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Voter machine companies working with DHS to combat hackers

Makers of voting machines and other election equipment have given the government under-the-covers access to their products, hoping federal experts can find the potential vulnerabilities before hackers can exploit them next year.

Jeanette Manfra, a top Homeland Security Department cybersecurity official, made the revelation at an Intelligence and National Security Summit in suburban Washington on Thursday. Afterward, she told Bloomberg that the manufacturers are cooperating voluntarily, representing a breakthrough for the government.
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Sen. Amy Klobuchar, who tops the second tier of presidential candidates, is emphasizing democracy reform issues more than others seeking the Democratic nomination.

Klobuchar picks Georgia to do what rivals haven’t: Lean in to democracy reform agenda

A top issue on the democracy reform agenda — protecting elections against both disinformation and cyber hacking — is getting some unusual attention this week in the Democratic presidential campaign.

Amy Klobuchar, arguably at the top of the second tier of candidates given her rising support in Iowa, went to Atlanta on Monday to highlight her efforts in the Senate to enhance election security and to unveil some additional proposals.

The choice of location made sense for two reasons. She and nine other Democrats will meet in the city Wednesday night for their latest in a series of debates where the governing system's problems have so far received short shrift. And Georgia has emerged as the most prominent state where bolstering voting rights and election integrity have become a top priority of the Democratic establishment.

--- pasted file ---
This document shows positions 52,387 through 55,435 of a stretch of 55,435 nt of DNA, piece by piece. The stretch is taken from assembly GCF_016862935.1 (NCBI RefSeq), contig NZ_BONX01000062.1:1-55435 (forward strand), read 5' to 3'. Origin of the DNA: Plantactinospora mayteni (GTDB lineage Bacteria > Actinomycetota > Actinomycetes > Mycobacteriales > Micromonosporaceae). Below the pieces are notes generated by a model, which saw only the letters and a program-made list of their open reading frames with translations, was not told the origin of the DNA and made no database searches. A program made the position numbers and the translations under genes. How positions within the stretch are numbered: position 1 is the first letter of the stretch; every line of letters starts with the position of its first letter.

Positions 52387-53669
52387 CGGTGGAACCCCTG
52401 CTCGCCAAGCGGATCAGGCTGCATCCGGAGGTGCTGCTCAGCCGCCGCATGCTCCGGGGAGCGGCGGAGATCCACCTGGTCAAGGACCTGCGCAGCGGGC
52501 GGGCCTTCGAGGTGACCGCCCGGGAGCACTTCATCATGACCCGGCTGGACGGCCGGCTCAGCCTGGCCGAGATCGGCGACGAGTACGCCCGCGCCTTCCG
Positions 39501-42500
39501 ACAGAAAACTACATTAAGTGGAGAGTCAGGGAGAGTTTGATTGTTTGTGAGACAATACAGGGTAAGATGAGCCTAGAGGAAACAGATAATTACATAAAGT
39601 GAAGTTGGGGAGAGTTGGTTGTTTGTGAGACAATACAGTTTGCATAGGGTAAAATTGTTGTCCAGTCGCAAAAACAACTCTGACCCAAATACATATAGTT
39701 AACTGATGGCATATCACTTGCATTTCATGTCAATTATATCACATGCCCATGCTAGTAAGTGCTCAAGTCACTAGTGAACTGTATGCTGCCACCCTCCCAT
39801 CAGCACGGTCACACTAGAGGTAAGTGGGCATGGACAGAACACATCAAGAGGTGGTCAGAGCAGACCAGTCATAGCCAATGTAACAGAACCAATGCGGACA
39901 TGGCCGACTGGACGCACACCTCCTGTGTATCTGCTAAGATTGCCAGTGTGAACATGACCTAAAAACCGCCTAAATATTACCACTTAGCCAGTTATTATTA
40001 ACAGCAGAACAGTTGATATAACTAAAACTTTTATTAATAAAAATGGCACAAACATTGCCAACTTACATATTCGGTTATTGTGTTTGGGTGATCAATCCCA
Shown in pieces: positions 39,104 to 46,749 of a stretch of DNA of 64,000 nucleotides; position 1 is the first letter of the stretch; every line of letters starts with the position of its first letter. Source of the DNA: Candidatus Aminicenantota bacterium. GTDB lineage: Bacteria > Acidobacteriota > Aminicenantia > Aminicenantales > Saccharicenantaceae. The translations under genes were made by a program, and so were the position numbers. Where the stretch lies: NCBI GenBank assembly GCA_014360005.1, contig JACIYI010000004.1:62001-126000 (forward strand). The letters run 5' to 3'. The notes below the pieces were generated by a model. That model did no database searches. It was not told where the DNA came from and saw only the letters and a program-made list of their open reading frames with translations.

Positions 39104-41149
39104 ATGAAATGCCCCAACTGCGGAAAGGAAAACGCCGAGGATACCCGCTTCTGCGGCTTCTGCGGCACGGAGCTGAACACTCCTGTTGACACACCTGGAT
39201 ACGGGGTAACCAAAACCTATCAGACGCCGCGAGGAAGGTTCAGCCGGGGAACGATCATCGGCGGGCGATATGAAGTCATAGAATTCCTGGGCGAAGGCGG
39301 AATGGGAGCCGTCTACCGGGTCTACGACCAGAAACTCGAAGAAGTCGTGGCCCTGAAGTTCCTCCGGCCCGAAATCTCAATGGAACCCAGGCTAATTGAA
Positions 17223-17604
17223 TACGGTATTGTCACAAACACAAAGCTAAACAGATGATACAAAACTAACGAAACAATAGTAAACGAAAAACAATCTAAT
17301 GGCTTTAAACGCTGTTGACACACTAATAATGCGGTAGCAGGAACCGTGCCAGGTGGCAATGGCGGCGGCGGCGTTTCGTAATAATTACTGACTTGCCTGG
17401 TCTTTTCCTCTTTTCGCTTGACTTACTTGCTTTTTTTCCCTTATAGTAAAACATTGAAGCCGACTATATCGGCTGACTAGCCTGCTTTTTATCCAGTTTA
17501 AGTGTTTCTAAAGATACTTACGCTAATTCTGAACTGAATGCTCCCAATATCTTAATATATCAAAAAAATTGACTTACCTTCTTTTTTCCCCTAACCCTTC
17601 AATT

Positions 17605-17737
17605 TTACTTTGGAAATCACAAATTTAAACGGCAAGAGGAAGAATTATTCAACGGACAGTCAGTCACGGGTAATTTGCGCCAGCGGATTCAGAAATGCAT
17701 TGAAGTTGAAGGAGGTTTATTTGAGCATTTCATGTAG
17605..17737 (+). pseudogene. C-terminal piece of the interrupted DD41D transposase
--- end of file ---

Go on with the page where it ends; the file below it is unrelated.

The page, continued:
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Air Force/ Kemberly Groue

Naturalized citizens (but not natives) must prove their citizenship when registering to vote in Mississippi. Above, members of the military becoming citizens at Keesler Air Force Base in Biloxi.

Mississippi voting rules biased against immigrant citizens, suit alleges

The latest effort to ease restrictions on voting through litigation is a challenge to Mississippi's requirement that naturalized citizens show proof of their citizenship when they register.

The lawsuit, filed Monday by the Mississippi Immigrants Rights Alliance, says the law is unconstitutional because it violates of the 14th Amendment's equal protection clause by treating one category of citizens differently from another. People born in the United States need only check a box on the state's registration form attesting they are citizens.

The Lawyers' Committee for Civil Rights Under Law, which helped bring the suit, says Mississippi is the only state with a unique mandate for would-be voters who were not born American citizens.

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